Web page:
I am hoping to buy this as a present to myself.
About three-quarters of the way through the first volume of Peter Riley’s Collected Poems we will find the long piece of poetry and prose Lines on the Liver which had originally been published by Andrew Crozier’s Ferry Press in 1981. Re-reading this piece I am struck by echoes of Charles Olson:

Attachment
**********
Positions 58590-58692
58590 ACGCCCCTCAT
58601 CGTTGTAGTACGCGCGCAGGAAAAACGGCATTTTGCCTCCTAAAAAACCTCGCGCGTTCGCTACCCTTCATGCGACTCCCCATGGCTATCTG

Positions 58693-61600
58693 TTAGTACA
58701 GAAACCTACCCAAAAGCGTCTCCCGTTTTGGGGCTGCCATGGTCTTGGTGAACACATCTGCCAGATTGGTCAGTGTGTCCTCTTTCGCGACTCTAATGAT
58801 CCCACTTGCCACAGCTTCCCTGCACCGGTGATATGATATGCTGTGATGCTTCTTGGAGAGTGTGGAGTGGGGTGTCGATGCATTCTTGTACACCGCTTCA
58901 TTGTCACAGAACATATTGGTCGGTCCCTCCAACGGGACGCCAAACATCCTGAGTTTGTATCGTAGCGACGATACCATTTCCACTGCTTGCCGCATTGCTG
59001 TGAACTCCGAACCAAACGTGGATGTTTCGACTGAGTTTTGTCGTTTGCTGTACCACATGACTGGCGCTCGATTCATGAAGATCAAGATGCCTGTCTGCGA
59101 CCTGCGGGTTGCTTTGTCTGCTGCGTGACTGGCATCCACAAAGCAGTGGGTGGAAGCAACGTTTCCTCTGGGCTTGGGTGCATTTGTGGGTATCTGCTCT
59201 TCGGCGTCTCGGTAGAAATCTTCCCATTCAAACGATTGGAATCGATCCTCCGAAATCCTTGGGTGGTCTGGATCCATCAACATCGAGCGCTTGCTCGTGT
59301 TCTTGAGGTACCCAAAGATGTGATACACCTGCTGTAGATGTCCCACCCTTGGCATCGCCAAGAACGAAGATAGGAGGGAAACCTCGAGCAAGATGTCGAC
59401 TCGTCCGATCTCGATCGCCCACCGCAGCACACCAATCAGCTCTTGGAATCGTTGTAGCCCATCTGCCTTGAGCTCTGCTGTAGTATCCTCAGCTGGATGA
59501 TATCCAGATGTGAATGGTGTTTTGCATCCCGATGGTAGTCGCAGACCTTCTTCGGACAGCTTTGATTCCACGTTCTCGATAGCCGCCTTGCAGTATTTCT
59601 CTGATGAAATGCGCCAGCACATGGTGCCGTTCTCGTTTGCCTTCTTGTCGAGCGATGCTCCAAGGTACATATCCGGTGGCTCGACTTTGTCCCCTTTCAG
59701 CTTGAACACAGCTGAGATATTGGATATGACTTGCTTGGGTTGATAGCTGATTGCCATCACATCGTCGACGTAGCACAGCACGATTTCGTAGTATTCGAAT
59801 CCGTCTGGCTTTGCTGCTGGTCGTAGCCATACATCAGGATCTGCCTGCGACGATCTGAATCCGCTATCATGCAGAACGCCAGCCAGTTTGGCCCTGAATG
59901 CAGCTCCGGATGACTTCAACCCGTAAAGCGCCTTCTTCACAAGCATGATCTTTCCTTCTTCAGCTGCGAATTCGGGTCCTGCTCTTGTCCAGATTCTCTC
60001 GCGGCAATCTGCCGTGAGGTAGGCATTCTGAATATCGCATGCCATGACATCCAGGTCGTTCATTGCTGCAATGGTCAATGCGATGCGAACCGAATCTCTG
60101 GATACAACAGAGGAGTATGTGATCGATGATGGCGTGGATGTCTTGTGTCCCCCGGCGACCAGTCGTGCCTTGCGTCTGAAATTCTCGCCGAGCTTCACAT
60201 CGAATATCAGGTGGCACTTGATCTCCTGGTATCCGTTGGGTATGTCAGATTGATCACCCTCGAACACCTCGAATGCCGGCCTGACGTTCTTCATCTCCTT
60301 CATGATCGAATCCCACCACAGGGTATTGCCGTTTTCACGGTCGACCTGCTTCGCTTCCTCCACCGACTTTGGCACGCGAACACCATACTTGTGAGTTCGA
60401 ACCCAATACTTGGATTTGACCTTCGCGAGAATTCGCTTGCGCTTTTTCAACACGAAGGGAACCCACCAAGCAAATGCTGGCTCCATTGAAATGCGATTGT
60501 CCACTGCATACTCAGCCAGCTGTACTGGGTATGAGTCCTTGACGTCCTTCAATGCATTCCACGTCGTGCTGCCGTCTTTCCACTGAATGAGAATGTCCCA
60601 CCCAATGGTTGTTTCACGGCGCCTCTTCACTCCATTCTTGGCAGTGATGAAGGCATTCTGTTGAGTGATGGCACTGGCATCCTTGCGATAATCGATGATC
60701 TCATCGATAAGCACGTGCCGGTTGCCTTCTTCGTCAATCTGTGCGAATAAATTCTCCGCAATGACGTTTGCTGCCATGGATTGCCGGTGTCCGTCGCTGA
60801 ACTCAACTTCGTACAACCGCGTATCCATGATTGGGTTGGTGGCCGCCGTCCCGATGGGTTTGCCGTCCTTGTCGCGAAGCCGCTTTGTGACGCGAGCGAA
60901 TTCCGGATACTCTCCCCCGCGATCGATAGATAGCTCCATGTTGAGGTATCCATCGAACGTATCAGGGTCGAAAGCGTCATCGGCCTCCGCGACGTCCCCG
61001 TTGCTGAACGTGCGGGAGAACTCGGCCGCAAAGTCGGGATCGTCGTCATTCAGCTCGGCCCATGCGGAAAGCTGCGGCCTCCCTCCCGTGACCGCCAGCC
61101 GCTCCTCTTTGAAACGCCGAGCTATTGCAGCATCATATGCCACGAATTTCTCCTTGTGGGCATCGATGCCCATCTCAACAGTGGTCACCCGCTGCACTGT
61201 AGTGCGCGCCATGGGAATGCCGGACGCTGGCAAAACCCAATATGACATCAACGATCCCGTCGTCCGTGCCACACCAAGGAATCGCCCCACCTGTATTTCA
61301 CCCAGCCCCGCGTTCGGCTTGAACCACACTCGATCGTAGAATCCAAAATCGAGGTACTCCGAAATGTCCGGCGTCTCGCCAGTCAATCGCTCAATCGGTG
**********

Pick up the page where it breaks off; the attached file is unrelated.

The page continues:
“To the west, beyond Stoke, are Welsh hills and the sea, and eastward behind me stretches a simple and wide monotony to the coast, perhaps the most blessed condition of all land: unexciting and open. But the past I dwell in is not so distant, and the distance that worries me is not so extensive. West and East stay with me as I move around like a left and a right, while also beyond me and fixed. It is not a problem of extent but of accuracy, and the only true spatial index to that is the night sky.”
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